actually occurred. The only problem was that the PTWS centre had no pre-established contact or resources
in or around the Indian ocean basin to warn local or regional authorities of the calamity that was soon to hit the region.)
man made sources of tsunamis can be attributed to undersea drilling that may
accidentally trigger seismic activity or underwater nuclear testing such as
the French nuclear testings in the South Pacific before they were "Officially"
stopped in the mid 1990s.
The mechanics of a Tsunami
1- Seismic Tsunami
Click on image to see full size
2- Landslide Tsunami
Most tsunami originate around the Ring of Fire, a zone
of volcanoes and seismic activity 32,500 km long, that encircles the Pacific
Ocean, from the Americas to Asia (see graphic below) although tsunami
may happen anywhere in the world, such as the in the Atlantic.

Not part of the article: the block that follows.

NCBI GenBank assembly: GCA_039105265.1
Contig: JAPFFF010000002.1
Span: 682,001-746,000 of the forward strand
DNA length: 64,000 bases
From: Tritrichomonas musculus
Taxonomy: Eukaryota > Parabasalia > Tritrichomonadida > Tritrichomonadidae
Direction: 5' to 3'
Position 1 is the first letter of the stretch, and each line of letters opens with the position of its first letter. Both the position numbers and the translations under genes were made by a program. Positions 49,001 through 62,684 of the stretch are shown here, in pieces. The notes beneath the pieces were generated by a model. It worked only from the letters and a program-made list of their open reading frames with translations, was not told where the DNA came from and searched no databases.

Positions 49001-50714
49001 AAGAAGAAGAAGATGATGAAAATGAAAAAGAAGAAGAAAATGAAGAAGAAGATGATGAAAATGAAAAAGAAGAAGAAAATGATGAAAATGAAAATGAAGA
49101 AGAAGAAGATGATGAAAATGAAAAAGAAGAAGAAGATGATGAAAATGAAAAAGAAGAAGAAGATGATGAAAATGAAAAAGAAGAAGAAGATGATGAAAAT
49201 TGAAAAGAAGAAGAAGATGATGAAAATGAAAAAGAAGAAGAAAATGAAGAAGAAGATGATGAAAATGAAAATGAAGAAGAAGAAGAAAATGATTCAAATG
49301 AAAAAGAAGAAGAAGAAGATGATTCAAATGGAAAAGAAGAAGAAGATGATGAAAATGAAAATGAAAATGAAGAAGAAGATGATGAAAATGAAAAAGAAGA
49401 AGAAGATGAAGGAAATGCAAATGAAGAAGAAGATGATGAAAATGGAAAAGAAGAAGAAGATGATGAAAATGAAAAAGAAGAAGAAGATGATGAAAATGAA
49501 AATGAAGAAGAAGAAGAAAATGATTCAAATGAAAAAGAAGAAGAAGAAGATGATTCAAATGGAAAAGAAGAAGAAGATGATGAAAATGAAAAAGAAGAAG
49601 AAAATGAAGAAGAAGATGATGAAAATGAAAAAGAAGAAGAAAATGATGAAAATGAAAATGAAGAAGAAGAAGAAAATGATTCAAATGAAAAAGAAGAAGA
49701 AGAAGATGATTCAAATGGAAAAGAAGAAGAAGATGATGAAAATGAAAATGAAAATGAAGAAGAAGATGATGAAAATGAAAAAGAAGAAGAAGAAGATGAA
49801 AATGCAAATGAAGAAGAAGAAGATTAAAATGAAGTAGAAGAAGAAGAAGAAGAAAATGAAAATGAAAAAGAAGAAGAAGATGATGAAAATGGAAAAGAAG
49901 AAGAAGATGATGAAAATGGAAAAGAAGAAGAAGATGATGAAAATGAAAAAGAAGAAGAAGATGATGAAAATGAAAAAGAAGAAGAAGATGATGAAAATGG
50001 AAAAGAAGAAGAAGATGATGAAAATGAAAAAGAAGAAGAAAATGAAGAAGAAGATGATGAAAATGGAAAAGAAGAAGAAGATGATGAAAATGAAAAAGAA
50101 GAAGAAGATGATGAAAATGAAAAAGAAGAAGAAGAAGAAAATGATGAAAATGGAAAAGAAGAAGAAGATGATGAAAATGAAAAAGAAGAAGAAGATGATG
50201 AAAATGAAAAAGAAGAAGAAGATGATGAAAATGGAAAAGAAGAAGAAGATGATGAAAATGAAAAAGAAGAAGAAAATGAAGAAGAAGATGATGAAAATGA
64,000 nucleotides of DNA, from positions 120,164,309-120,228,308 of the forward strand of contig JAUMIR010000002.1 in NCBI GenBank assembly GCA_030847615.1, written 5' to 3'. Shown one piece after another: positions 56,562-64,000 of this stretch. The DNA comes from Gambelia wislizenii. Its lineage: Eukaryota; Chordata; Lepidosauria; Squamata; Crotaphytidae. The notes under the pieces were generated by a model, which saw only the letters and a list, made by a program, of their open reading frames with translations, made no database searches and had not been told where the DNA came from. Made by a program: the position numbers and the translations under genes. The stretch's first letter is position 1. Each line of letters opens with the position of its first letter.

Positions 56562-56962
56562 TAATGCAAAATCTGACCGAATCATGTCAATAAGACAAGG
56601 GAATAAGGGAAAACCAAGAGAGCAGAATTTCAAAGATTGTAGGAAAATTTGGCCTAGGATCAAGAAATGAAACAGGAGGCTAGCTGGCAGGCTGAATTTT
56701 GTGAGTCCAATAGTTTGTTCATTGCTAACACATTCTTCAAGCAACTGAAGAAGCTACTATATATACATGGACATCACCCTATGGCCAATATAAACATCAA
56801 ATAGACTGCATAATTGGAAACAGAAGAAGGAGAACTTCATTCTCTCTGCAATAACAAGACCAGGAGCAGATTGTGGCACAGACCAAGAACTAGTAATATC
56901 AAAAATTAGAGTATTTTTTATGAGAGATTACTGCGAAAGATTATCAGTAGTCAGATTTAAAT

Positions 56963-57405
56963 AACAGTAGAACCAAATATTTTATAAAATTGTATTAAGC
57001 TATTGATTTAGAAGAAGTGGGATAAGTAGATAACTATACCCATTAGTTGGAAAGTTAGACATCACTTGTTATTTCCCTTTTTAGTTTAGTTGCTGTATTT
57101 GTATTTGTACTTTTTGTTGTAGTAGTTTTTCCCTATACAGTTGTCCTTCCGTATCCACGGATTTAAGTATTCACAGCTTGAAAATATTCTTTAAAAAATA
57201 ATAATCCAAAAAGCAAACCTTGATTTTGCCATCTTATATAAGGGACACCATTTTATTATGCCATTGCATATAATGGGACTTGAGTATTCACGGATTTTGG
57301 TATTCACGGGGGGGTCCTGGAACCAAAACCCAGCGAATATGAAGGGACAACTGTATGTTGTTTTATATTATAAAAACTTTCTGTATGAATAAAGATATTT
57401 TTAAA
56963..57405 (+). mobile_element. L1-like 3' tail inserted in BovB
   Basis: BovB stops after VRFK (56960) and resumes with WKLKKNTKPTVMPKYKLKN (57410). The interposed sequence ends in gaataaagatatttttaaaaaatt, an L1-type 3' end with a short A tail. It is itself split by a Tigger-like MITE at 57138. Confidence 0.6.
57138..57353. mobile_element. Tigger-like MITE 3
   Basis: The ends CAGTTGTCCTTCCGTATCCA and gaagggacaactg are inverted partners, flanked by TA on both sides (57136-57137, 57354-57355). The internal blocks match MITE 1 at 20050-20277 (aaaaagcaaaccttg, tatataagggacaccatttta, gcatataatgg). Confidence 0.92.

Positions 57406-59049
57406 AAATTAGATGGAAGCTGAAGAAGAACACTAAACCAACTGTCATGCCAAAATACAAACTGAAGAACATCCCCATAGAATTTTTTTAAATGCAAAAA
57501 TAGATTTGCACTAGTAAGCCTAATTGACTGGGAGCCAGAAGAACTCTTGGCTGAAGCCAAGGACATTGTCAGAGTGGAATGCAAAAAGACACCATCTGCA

- Fact: Since 1990 82 tsunamis
have been reported, principally within the Pacific Ring of Fire
- Fact: A major submarine
slope failure in the N. Atlantic could give rise to a tsunami large
enough to flood major cities on the coast of America or Europe.'
- Fact: Mount St Helens
(present on the map below). It has been calculated that if the
Mount St Helens' eruption, in 1980, had happened underwater it would have
created a 'tsunami/tdal wave' with waves over ± 300 meters
high/ 900 feet high!!!
- Fact: A tsunami can have
a wavelength (distance between wave crests) in excess of 100km and with
up to an hour between them. tsunami travel at great speeds across
an ocean with hardly any energy losses and are barely noticeable out at
- Fact: Over the deep Pacific
Ocean, a tsunami travels at about 500mph. If an earthquake happened
in Los Angeles, a tsunami could hit Tokyo quicker than than it
takes to fly between LA & Tokyo.
- Fact: tsunami
waves hitting coastlines have shifted 20-tonne rocks hundreds
of metres inland
Pacific Ring of Fire
Click on image to see full size
Exceptions to the rule
notable exception to the above mentioned rule happened approximately 7200
years ago, off the Norwegian coast, when an underwater landslide, called
the 'Storegga' slide created a tsunami reaching